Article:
Saturday, 23 April 2011

big yellow taxi - joni mitchell in concert 1970

Don’t it always seem to go that you don’t know what you’ve got ‘til it’s gone

Hip to be Square

“Big Yellow Taxi”, Joni Mitchell (1970)

I remember listening to “Both Sides Now” coming from the funky little yellow radio my Dad had in the kitchen that he snapped on every morning – which seemed like he had been doing every morning since the dawn of time. I heard a lot of songs on that radio. I had my toast with peanut butter at the arborite table, wondering if I would be on the Green team or the Red team for ‘Sports’ day. Listening to Joni, I made special note to look at the clouds when I sat on the schoolyard waiting my turn for long jump or high jump or whatever else they made us do.  It seemed to me I had never really looked at clouds at all.

Friday, 22 April 2011

Kim Carnes - Bette Davis Eyes

She got Greta Garbo stand off sighs, She’s got Bette Davis eyes

Quick Hit

“Bette Davis Eyes”, Kim Carnes  (1980)

When I first heard her on the radio I thought “Jeez cut down on the cigarettes just a bit girl”.

Some people call Kim Carnes the female Rod Stewart, but understand that this is strictly due to her raspy voice and is in no way a comparison to Rod’s talent or longevity.

Wednesday, 20 April 2011

The Cars ☮ Just What I Needed (Highest Quality)

I don't mind you coming here wasting all my time

70's Pick of the Week

“Just What I Needed”, The Cars (1978)

From the minute the needle hit the record on the Cars first album, aptly titled “The Cars” I was awestruck by this band.  It starts with ”Good Times Roll”, followed by “My Best Friends’ Girl” and then “Just What I Needed”. The 1-2-3 punch, man I was down - it was intoxicating.

The sort of lumbering funkiness and rhythmic charge was unique and refreshing. The use of synthesizer did not seem to be the focal point but rather embellishment, which was a contrast to many of the new wave bands who indulged in synthesizer gluttony.  The Cars were a sort of garage rockabilly but they dropped in some new weird pop secret ingredient The vocals by Ric Ocasek and Benjamin Orr were sung in a sort of low-brow, robo- style. The lyrics spun yarns and visual imagery with a rock and roll flavour, mostly about their relationships with various girls/woman.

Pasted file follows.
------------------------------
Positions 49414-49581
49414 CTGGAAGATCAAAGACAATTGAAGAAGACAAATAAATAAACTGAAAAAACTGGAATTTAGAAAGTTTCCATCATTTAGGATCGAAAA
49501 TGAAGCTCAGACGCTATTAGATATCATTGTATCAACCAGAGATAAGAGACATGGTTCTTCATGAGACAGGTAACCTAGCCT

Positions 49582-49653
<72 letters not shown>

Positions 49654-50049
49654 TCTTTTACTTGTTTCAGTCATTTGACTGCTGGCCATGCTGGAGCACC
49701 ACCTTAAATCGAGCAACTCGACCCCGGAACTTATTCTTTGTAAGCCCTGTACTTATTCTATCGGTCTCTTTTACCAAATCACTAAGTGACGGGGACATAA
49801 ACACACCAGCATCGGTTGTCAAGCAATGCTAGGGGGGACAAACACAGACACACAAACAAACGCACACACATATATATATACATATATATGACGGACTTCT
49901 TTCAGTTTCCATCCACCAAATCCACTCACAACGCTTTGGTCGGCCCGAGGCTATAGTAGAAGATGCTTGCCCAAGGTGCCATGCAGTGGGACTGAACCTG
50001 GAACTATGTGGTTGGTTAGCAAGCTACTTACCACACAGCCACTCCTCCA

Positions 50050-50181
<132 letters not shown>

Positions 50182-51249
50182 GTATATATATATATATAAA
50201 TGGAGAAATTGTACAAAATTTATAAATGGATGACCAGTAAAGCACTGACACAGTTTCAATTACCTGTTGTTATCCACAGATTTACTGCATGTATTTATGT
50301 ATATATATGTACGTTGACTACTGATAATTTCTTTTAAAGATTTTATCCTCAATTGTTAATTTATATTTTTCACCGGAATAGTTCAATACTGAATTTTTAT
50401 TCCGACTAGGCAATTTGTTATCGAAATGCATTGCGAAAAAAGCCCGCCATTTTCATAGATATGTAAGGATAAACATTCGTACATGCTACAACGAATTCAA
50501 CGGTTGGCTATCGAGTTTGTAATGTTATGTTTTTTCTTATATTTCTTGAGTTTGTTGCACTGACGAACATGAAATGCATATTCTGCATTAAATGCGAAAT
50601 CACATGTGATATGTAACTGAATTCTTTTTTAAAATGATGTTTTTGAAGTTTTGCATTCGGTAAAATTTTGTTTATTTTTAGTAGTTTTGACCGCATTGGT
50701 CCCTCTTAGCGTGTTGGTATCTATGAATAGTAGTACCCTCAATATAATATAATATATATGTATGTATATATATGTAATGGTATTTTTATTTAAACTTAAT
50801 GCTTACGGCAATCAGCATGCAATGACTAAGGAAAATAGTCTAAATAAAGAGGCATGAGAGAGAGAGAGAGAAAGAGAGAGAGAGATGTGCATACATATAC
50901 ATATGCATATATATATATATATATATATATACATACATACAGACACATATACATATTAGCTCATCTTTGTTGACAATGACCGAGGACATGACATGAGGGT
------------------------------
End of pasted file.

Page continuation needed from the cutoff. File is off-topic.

Tuesday, 19 April 2011

the kinks- you really got me

Yeah you really got me now, you got me so I don't know what I'm doin', now...

Pick of the Week

“You Really Got Me”, The Kinks (1964)

If you think about what else was playing on the radio in August of 1964, at the time, when the Kinks came out with “You Really Got Me”, it must have seemed very radical. It is like Michael J. Fox playing electric guitar in ‘Back to the Future” at the grad – he starts playing like Hendrix and Van Halen and the band and audience are wondering what the hell is going on.  The heaviest pop songs out in 1964 were “A Hard Day’s Night” and “Do Wah Diddy Diddy”.

Sunday, 17 April 2011

Sunday Afternoon...relax!

The Dream Academy

The Buena Vista Social Club

Dennis Wilson - Pacific Ocean Blue

Boz Scaggs - Silk Degrees

T - Rex - Get It On (Yes, that is Elton John sitting in on piano)

Well, you're dirty and sweet clad in black, don't look back, and I love you

Songs Everyone Should Know

“Get It On (Bang-a-Gong)”, T-Rex, (1972) 

There are certain artists that died early that leave us wondering what they might have done and evolved into, had they only lived. Marc Bolan is one of them.

Bolan was killed in a car accident in 1977 after taking his glam-rock band ‘T-Rex’ to commercial success.  Although his fame was waning at the point he died, he is considered the father of glam rock by many.